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Romanticism

With the arrival of the Industrial Revolution – its clanking machines, angry steam engines, unhealthy factories, and grime – there was a sense that the human relationship with the natural world was out of control. People who had never travelled faster than the speed of a cantering horse now watched in apprehension as giant iron beasts thundered through rural countryside belching smoke and fire.

For many people this was not the inevitable path of progress and technological development but reckless humanity hell-bent on self-destruction. They yearned for the certainties of past times, clinging to a vision of sublime and untamed nature, its picturesque splendour untainted by the filth and clamour of the new rapacious man-made industry that was invading the land.

Painting Above the Fog by Caspar Friedrich

The Wanderer above the Sea of Fog

Caspar David Friedrich – 1774-1840

Courtesy Wikimedia Commons

The Age of Enlightenment extended through the 17th and 18th centuries but by the time the colony of New South Wales was on its feet a new intellectual movement was underway in Europe – Romanticism. Unfolding at the start of the 18th century Romanticism gathered momentum to be at its most popular from about 1800 to 1850.

The Industrial Revolution

Rapid social change in the 18th and 19th centuries did not appeal to everyone. By 1800 coal was Britain’s foremost industry and as, in the Victorian era, Britain produced more coal than any other country. A whole industrial and mining ethos was created in the north of England where one in ten men were miners with lives that found some respite in pigeon racing and breeding, greyhounds, brass bands, creative hobbeys, garden allotments and self-education.

Cotton was the other major industrial resource. Imported from India, America and Africa cities like Manchester were able to use half of the world cotton production making money from a resource without needing the land on which it was grown. Vast mills were the largest buildings seen in England apart from cathedrals and churches. Construction of canals, railways and improved roads announced the curtailing of distance and the general acceleration of communication and life.

Wet emotion replaces dry reason

Romanticism was, in part, an expression of disillusionment with the promise of the Enlightenment and the expectation of what could be achieved by the cold calculating precision of reason alone; it was a reaction to aristocratic social values, the scientific perception of nature, and the negative impacts of the Industrial Revolution. Though most evident in the visual arts, music, and literature its repercussions were felt much more widely.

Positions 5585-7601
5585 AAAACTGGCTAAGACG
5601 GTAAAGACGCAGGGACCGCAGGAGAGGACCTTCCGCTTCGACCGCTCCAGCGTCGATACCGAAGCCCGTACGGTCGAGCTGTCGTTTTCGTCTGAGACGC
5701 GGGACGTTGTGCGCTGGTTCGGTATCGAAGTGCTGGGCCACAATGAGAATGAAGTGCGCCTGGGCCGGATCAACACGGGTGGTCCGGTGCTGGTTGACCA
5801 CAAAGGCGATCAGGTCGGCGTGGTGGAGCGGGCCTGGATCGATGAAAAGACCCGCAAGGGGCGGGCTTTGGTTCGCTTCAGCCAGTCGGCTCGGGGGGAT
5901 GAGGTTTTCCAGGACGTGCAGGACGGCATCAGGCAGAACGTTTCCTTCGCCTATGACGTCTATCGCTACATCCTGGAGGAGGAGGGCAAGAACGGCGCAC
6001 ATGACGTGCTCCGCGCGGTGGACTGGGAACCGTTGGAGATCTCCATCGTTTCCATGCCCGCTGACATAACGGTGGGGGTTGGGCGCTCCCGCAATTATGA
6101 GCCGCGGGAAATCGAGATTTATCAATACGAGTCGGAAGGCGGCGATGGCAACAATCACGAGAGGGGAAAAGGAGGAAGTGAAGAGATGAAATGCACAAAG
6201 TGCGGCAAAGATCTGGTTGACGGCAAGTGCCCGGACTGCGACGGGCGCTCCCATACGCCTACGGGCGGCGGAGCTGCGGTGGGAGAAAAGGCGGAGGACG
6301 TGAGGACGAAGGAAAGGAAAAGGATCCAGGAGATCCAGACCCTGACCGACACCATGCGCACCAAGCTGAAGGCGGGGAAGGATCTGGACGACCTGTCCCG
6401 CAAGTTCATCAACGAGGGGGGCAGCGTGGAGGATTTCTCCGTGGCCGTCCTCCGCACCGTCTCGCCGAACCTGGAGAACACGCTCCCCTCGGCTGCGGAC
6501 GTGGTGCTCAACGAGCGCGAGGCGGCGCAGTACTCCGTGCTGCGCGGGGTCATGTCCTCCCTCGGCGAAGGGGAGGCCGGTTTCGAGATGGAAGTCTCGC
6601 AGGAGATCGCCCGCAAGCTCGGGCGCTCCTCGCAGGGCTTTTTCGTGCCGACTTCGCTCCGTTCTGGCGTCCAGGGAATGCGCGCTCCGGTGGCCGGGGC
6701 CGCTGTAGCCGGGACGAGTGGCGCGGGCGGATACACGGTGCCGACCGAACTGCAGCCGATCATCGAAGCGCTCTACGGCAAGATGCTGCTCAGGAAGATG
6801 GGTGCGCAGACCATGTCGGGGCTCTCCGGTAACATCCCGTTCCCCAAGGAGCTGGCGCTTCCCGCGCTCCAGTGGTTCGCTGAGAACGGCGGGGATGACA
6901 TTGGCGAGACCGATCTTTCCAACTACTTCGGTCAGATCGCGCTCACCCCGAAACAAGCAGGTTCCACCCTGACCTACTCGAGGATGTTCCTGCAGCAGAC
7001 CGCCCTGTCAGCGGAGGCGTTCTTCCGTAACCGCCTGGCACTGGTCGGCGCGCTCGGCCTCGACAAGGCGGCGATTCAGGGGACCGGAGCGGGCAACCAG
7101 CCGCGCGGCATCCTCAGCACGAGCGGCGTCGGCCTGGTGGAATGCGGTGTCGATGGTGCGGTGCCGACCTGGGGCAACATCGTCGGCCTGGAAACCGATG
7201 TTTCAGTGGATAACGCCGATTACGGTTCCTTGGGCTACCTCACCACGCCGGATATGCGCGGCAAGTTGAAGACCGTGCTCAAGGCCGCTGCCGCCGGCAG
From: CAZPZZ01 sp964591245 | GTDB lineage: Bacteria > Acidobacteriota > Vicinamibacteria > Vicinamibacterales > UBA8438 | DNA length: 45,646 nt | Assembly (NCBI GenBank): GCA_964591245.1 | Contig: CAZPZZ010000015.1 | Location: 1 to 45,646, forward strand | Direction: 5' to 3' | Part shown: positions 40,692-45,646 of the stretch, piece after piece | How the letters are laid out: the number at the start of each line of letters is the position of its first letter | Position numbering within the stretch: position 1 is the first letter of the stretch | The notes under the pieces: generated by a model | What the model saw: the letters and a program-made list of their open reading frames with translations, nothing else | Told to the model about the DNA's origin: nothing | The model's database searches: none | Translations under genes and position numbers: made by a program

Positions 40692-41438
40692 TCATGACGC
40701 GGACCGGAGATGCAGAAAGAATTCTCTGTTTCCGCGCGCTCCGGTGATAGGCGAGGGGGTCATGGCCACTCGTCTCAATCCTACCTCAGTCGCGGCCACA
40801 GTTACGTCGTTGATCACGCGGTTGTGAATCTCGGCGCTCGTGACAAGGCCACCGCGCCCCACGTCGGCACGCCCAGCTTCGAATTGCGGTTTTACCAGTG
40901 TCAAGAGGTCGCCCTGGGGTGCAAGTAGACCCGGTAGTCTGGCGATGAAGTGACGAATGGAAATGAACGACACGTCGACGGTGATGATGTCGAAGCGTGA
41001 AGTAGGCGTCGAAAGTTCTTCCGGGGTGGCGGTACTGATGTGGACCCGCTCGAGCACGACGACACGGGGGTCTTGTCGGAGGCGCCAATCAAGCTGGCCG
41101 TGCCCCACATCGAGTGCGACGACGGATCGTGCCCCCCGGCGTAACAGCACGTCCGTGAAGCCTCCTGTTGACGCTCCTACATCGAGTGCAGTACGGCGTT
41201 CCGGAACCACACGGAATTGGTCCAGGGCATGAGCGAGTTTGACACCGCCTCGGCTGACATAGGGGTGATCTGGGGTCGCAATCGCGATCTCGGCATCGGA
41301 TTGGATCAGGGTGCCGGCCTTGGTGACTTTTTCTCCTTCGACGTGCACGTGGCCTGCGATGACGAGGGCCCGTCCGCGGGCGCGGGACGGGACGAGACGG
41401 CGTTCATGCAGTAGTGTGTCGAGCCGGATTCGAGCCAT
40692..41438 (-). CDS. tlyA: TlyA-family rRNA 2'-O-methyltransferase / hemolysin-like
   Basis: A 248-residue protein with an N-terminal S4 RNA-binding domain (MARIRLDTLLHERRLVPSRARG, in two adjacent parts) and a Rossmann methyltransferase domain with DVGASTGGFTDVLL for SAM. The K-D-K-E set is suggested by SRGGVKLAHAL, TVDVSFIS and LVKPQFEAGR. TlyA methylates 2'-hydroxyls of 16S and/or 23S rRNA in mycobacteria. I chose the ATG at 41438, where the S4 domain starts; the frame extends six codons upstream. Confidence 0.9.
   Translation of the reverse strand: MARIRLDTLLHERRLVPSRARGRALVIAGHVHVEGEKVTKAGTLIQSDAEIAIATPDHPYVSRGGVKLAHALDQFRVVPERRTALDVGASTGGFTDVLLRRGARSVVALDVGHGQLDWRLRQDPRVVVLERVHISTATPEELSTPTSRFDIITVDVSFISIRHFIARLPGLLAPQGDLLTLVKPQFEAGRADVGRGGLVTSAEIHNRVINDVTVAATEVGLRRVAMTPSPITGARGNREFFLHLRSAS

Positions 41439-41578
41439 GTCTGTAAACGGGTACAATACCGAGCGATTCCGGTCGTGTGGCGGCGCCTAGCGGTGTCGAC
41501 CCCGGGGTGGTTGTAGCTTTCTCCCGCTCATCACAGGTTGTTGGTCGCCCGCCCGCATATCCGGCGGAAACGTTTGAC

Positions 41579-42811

Looking at the world with a cold, dispassionate scientific eye seemed to lack the much-needed warmth of ‘humanity’. For many the much-anticipated benefits of science, technology, and social reform promised by the Enlightenment had failed to materialise. The French Revolution had produced the chaos and bloodshed of the ‘reign of terror’, and from science and technology had come factories, filth, smoke, coal, and mind-numbing industry as people moved out of the country into the cities which had now become breeding grounds for crime, squalour, and exploitation. Working with the clatter of dangerous machines for long hours under the close eye of cruel employers in ‘dark, Satanic mills‘ was hardly an improvement on the steady seasonal rhythm of the former pastoral life of England’s ‘green and pleasant land‘.

Romantics were acutely aware of the dark side of the Industrial Revolution and the aspects of the Enlightenment that were lacking: they wanted ‘wet’ emotion, not ‘dry’ reason; they wanted to escape the machinery by reinstating sublime and picturesque nature, simple living, and handicrafts. Musicians and artists admired the uncontrolled and unpredictable turbulence of nature, rather than the neat order imposed on it by taxonomy and science; they considered nature’s vicissitudes a reflection of the true human spirit – a true expression (not repression) of the emotions; it was engagement rather than detachment; it was intuition, impulsiveness and passion, not restraint. The Romantics admired heroic individuals like Napolean and abhorred the strict rules of the herd (like the stultifying rules enforced at the art academies), and regarded the artistic (rather than scientific) community as a vehicle for change in society.